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Farming was an important part of ancient Roman culture. Though Rome relied greatly on resources from many of the provinces it acquired during it conquest and warfare, wealthy Romans developed the land in Italy to produce a variety of crops as well. "The people living in the city of Rome constituted a huge market for the purchase of food produced on Italian farms.” [1] Land ownership was a dominate factor in distinguishing aristocracy from the common person, and the more land a Roman owned, the more important he would be in the city. Soldiers were often rewarded for their services in Rome with and acquisition of land from the commander they served. Though run mainly on slave labor, it is argued by some historians that other Roman citizens benefited from farms through jobs as well. Free men and citizens were hired at farms to oversee the slaves and ensure that the farms ran smoothly.[1]

Contents

Acquiring a farm

Aristocrats and common people could acquire land for a farm in one of three ways. The most common way to gain land was to purchase the land. Though some lower class citizens did own small pieces of land, they often found it too difficult and expensive to maintain. Because of the many difficulties of owning land, they would sell it to someone in the aristocracy who had the financial backing to support a farm. Though there were some public lands available to the common person for use, aristocrats also tended to purchase those pieces of land, which caused a great deal of tension between the two classes. “Mass eviction of the poor by the rich underlay the political tensions and civil wars of the last century of the Roman Republic.”[1] Another way to acquire land was as a reward for going to war. High ranking soldiers returning from war would often be given small pieces of public land or land in provinces as a way of paying them for their services. The last way to obtain land was through inheritance. A father could leave his land to his family, usually to his son, in the event of his death. Wills were drawn out that specified who the land would go to as a way of ensuring that other citizens did not try and take the land from the family of the deceased.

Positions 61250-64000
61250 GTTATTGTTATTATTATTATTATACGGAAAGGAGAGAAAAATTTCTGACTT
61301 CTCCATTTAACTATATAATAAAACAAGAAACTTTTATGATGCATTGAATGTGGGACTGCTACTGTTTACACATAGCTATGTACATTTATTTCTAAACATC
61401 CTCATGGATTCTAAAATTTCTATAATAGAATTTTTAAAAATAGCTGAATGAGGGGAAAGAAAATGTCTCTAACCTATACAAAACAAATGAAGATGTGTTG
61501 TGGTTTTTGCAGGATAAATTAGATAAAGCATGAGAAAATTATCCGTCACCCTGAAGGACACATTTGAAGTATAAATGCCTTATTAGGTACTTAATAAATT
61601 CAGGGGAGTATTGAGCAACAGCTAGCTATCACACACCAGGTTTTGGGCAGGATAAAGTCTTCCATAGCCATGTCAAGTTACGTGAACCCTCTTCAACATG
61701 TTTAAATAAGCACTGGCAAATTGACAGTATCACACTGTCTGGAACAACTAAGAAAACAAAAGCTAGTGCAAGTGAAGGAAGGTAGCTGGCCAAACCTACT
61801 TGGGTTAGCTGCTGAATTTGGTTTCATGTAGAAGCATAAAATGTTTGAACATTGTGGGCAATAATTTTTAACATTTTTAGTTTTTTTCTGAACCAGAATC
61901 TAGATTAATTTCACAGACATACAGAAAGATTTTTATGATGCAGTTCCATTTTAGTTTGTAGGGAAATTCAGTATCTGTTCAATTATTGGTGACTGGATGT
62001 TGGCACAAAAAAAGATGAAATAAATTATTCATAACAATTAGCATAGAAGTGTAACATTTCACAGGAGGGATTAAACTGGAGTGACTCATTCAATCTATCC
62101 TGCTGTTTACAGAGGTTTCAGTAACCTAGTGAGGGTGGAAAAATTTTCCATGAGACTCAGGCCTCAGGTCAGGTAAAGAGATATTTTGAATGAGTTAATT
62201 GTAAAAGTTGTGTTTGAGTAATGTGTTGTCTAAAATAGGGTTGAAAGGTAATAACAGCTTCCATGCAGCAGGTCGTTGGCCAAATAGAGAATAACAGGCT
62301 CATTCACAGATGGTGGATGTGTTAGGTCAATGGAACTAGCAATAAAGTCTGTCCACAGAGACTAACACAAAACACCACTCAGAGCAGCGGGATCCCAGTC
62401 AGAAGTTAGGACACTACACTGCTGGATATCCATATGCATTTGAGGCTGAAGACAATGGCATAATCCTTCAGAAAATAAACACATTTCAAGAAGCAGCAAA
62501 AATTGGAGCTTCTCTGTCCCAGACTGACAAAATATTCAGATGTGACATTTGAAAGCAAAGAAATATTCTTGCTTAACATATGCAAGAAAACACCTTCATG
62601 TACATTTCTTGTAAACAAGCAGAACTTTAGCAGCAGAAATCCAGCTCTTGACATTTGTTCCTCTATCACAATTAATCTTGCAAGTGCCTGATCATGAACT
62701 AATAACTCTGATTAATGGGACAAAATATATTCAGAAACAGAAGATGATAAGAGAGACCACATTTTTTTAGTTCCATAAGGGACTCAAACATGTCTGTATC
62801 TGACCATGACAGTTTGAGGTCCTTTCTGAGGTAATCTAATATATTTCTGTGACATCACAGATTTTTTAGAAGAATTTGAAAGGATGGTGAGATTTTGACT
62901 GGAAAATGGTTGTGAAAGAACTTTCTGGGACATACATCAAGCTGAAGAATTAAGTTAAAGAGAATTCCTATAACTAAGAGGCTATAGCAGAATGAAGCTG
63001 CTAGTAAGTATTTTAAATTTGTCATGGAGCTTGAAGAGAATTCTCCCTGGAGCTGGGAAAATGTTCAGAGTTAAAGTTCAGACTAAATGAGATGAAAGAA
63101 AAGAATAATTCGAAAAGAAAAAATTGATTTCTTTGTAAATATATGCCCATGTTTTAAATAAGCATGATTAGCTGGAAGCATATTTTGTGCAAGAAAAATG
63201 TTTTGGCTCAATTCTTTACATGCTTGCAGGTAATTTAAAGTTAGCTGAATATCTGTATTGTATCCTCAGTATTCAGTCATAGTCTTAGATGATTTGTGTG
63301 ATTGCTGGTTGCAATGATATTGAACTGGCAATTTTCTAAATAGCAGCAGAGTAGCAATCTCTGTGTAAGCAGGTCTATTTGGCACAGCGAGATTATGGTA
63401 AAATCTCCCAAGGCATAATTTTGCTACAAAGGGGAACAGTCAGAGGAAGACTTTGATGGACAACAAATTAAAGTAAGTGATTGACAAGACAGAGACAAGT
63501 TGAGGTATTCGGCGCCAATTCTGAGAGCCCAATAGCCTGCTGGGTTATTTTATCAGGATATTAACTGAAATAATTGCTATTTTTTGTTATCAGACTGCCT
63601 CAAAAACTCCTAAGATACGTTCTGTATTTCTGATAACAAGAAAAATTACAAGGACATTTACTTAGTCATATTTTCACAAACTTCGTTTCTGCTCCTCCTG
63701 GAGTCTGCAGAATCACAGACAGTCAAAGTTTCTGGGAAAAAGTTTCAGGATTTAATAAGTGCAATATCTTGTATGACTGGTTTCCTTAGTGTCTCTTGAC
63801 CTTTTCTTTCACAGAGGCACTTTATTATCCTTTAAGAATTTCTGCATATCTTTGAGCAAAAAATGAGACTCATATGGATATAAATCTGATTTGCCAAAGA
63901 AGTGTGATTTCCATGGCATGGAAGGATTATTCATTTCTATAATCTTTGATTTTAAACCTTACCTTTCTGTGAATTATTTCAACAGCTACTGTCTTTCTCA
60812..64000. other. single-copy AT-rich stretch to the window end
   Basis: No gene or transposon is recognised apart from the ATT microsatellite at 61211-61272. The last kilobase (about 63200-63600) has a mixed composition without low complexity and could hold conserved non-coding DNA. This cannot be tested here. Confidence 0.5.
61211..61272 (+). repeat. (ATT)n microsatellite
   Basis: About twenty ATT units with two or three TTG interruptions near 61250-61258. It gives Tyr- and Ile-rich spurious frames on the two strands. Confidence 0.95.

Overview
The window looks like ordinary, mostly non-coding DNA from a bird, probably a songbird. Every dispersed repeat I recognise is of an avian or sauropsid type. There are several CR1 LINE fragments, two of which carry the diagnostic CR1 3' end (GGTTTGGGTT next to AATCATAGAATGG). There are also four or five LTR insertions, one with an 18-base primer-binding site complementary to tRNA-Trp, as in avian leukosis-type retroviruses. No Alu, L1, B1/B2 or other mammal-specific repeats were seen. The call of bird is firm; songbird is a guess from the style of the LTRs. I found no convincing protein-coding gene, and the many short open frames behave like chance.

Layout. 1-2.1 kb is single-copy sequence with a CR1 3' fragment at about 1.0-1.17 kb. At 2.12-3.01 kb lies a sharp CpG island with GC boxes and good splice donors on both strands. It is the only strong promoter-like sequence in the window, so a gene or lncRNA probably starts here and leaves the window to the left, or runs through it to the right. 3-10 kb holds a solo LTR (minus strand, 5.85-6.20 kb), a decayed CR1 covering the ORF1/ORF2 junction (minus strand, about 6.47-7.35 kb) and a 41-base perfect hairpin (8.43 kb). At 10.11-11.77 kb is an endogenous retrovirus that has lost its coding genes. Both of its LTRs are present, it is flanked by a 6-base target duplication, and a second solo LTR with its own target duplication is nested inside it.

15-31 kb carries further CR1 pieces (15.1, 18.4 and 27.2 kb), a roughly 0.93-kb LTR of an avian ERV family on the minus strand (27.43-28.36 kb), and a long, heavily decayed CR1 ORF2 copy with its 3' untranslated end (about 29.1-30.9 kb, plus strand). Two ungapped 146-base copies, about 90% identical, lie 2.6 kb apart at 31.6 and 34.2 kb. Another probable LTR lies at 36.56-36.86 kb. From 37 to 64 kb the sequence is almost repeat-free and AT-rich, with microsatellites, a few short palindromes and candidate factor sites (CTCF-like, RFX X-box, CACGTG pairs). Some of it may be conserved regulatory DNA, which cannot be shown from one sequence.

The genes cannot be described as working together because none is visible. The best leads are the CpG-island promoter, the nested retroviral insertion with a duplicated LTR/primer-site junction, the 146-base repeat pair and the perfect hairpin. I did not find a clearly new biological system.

Aristocracy and the land

Though some small farms were owned by lower class citizens and soldiers, much of the land was possessed by the noble class of Rome. Land ownership was just one of many distinctions that set the aristocracy apart from the lower classes. Aristocracy would “reorganize small holdings into larger more profitable farms in order to compete with other nobles.” [1] It was considered a point of pride to own not just the largest piece of land, but also to have land that grew high quality produce. As Marcus Cato wrote “when they would praise a worthy man their praise took this form: ‘Good husband good farmer’; it is from the farming class that the bravest men and the sturdiest soldiers come.”[2] The land owners would produce a variety of crops depending on the season, and focused on trying to acquire the best possible farm under the best possible conditions. Cato discusses many of the primary focuses of the farmer and how to distinguish a great piece of land. He notes that a good farmer must take precious time to examine the land, looking over every detail. Not only did the land need to be perfect for purchase, but the neighbors must maintain their farms as well because “if the district was good, they should be well kept.” Individuals looking to buy a piece of land had to also take into consideration the weather of the area, the condition of the soil, and how close the farm would be to a town or port. Careful planning went into every detail of owning and maintaining a farm in Roman culture.[3]

Running a farm in Rome